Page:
Americans Just Blew $850 Billion on Christmas But Here’s Why That May Not Actually be a Good Sign

Wednesday, December 26, 2018
By Paul Martin

by Daisy Luther
December 26, 2018

(Dec. 26, 2018) The preliminary numbers are in and it appears that Americans exceeded last year’s shopping frenzy with an even more extravagant one this year. Mastercard says that spending was up 5.1% over last Christmas, which brings us to an astronomical $850 billion spent between November 1st and Christmas Eve.

Of these shopping sprees, online sales increased by nearly 20%, which means that we could soon see another wave of brick and mortar closures, just like last year. Amazon pretty much owned Christmas, with a “record-breaking” holiday season, reporting one billion items delivered for free.

Three times as many purchases this year were handled by Alexa, too, which means buyers didn’t even have to type in a credit card number. “Alexa, find me a bankruptcy attorney.”

So, even though Americans blew through $850 billion dollars at Christmas, this may not actually mean that the economy is on the upswing. All the problems there before the holiday didn’t just go away.

All this spending is good news for the economy, right?


Before you get too excited thinking that all the negative predictions are just hogwash, Zero Hedge puts the spending binge into alarming but unsurprising perspective.

But though analysts might be tempted to cite holiday spending as an example that consumption is stronger than the hard and soft data would suggest, and that the mighty US consumer just might come through and save the US economy from a late-2019 or early-2020 recession, there is one thing to consider: As the latest raft of spending data revealed, spending outpaced incomes once again in November, sending the savings rate lower, suggesting that this latest consumption binge was largely fueled by debt.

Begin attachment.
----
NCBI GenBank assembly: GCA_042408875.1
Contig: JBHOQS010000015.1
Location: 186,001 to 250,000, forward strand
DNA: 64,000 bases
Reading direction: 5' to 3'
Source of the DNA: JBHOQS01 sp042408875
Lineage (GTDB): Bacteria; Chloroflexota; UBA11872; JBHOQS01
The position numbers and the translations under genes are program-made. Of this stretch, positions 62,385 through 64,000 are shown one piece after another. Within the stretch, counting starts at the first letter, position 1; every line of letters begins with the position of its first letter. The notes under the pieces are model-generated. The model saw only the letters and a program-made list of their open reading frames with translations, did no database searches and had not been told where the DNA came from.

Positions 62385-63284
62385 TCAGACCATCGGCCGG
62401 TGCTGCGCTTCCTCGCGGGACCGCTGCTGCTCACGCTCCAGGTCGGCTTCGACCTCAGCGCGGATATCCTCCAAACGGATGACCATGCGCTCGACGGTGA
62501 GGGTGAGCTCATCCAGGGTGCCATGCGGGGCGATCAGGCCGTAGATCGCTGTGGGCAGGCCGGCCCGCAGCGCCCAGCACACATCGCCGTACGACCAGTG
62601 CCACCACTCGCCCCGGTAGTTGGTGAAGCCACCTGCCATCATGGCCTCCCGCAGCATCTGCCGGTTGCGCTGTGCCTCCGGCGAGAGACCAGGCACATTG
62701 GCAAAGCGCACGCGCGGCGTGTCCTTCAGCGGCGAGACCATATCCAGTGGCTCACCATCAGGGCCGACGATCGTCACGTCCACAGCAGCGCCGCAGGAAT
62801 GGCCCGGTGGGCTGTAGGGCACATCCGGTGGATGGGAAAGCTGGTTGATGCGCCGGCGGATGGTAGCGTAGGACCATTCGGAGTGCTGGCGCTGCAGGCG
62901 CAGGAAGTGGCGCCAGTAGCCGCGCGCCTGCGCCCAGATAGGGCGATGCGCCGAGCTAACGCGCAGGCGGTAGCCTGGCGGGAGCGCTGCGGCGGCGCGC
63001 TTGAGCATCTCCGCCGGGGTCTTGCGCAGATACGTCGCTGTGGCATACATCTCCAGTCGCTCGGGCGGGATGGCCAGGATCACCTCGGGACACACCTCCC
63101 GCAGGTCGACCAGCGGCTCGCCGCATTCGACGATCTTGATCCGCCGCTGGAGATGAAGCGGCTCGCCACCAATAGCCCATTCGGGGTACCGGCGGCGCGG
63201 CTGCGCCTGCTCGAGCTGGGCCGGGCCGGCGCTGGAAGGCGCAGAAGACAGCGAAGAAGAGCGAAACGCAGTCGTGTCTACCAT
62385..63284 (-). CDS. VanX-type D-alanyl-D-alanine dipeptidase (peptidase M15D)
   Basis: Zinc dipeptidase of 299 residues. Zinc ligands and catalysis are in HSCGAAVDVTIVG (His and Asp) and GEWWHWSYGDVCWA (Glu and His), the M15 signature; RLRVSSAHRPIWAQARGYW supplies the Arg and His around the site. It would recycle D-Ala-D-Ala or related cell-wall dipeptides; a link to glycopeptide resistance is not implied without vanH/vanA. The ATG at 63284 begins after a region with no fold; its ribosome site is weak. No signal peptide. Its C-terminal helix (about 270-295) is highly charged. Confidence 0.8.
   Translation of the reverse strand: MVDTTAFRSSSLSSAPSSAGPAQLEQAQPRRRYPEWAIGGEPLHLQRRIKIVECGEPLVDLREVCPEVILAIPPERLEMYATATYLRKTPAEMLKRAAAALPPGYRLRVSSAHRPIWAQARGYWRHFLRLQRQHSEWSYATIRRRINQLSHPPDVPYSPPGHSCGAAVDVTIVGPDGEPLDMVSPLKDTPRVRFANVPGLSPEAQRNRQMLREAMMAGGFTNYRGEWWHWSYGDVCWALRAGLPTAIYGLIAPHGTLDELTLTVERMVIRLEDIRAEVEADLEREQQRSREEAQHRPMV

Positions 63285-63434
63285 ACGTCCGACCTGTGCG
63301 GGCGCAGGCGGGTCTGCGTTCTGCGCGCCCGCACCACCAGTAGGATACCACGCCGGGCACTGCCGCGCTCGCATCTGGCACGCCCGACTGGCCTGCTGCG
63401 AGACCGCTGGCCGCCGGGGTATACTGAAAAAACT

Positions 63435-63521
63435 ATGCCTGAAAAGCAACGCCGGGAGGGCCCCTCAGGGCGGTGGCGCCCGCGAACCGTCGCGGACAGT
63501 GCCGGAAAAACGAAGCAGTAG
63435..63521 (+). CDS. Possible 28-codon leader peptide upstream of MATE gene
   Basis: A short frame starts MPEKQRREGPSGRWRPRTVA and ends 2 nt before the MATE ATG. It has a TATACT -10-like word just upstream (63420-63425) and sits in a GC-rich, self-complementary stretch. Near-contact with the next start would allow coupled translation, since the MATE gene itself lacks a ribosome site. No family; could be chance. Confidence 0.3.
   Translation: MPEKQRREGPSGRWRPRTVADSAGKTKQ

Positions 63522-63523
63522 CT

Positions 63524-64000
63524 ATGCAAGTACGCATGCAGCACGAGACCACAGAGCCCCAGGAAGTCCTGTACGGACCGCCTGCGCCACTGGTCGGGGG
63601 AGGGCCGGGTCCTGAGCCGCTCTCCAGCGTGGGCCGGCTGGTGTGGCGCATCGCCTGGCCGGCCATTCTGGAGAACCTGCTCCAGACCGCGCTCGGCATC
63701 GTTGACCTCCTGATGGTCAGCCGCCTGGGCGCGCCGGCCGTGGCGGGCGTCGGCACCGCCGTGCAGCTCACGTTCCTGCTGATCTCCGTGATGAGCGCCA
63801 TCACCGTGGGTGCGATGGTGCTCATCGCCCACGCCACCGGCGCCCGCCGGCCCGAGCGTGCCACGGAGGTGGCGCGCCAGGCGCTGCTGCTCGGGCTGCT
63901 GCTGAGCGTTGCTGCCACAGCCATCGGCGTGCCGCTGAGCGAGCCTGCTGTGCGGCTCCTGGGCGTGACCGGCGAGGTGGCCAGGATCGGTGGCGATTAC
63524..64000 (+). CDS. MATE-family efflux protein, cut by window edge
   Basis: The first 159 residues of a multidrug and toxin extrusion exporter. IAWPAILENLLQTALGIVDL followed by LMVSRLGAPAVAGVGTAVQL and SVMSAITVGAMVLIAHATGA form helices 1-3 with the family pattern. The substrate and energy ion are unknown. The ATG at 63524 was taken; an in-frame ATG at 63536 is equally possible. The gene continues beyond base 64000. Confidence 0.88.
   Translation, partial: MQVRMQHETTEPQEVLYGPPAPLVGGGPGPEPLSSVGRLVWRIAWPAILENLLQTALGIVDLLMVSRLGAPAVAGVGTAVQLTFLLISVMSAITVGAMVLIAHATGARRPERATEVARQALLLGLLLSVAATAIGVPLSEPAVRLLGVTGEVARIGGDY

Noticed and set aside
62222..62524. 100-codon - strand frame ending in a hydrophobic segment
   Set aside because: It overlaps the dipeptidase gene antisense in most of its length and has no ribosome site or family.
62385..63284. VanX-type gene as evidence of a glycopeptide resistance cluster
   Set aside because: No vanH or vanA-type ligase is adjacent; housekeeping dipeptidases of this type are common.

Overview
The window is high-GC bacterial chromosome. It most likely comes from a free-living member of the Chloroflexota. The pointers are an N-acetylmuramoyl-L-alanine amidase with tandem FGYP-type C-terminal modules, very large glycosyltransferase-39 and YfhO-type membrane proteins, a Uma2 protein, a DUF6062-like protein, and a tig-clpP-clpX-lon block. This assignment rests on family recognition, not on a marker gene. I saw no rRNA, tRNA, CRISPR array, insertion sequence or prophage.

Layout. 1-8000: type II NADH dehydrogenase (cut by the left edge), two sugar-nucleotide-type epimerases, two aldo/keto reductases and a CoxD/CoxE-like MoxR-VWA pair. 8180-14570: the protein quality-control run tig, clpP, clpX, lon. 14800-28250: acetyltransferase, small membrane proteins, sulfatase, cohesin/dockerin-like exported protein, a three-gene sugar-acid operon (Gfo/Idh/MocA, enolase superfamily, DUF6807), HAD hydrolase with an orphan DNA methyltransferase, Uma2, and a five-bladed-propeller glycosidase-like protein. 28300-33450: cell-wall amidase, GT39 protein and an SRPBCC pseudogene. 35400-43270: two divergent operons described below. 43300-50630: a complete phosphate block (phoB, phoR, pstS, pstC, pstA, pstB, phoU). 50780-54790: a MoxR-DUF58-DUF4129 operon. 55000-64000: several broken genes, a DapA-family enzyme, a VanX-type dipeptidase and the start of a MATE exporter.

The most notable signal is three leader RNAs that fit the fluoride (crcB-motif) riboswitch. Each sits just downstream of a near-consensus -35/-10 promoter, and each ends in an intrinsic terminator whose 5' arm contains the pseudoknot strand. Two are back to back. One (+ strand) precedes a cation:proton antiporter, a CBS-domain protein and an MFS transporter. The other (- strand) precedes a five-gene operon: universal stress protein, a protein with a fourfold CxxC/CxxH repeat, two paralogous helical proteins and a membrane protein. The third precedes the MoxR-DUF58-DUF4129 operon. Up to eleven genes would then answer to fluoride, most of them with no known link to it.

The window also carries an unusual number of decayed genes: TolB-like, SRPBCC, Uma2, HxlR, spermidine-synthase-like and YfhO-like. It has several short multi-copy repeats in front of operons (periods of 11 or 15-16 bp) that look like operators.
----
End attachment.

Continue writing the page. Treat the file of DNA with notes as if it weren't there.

In other words, analysts who interpreted these strong holiday sales as one last binge before the end of the business cycle might soon be vindicated. (source)

So, in reality, what seems like a bunch of prosperous people going out and treating their families to well-deserved gifts and holiday joy is just the opposite. This Christmas was most likely an example of people who couldn’t afford to spend saying, “to heck with it” and maxing out credit cards that they may never be able to pay off.

All of those problems from before Christmas didn’t just disappear.

Right before the holiday, I wrote an unpleasant article about 8 worrisome signs for our economy. These things didn’t magically disappear because it was Christmas and people blew their budgets. After the article, the stock market plunged even further, making it the absolute worst Christmas Eve in market history. We’re talking Great Depression-era lows.

What’s more…and this should keep you up at night…President Trump had Treasury Sec. Steve Mnuchin summon heads of the 6 largest banks in the country for emergency calls on Christmas Eve.

Brian Moynihan of Bank of America, Michael Corbat of Citigroup, David Solomon of Goldman Sachs, JPMorgan’s Jamie Dimon, James Gorman of Morgan Stanley, and Tim Sloan of Wells Fargo were all contacted.

According to The Street, it’s all good and there’s no need to worry.

U.S. Treasury Secretary Steven Mnuchin said Sunday that he held individual calls with CEOs of the nation’s six largest banks, all of whom said their institutions had ample liquidity for lending to consumers, businesses and all other market operations despite the recent market turmoil.

The unusual statement, issued via the Treasury Department’s verified Twitter feed, also noted that Mnuchin would chair a meeting of the President’s Working Group on Financial Markets, which includes the Board of Governors of the Federal Reserve system, the Securities and Exchange Commission and the Commodities and Futures Trading Commission.

“We continue to see strong economic growth in the U.S. economy, with robust activity from consumers and business,” Mnuchin said in a statement. “With the government shutdown, Treasury will have critical employees to maintain its core operations at Fiscal Services, IRS and other critical functions within the department.” (source)

The Rest…HERE

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